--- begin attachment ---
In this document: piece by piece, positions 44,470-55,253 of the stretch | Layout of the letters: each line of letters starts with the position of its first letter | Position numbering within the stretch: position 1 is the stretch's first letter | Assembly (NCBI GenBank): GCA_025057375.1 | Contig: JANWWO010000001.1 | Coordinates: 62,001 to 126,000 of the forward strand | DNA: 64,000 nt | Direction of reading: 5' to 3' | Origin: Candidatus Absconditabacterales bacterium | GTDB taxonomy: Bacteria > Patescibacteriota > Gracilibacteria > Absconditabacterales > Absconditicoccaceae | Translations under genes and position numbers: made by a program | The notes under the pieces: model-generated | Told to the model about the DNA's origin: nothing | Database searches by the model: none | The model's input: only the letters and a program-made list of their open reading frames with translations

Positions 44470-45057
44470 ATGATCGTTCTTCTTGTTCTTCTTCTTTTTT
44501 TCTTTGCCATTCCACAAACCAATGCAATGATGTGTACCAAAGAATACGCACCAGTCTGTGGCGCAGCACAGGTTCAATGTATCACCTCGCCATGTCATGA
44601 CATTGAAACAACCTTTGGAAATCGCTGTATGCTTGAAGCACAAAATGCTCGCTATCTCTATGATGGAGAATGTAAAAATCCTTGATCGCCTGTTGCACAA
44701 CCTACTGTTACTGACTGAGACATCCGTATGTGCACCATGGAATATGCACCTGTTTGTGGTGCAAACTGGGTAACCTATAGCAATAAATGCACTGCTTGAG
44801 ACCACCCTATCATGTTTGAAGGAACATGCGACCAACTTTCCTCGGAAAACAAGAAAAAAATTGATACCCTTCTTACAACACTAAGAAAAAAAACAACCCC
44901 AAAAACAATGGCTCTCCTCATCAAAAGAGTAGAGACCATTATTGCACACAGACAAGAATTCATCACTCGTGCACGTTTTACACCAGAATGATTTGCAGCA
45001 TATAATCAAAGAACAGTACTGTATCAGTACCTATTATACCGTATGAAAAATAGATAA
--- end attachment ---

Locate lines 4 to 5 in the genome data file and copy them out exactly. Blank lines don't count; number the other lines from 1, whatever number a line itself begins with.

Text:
44501 TCTTTGCCATTCCACAAACCAATGCAATGATGTGTACCAAAGAATACGCACCAGTCTGTGGCGCAGCACAGGTTCAATGTATCACCTCGCCATGTCATGA
44601 CATTGAAACAACCTTTGGAAATCGCTGTATGCTTGAAGCACAAAATGCTCGCTATCTCTATGATGGAGAATGTAAAAATCCTTGATCGCCTGTTGCACAA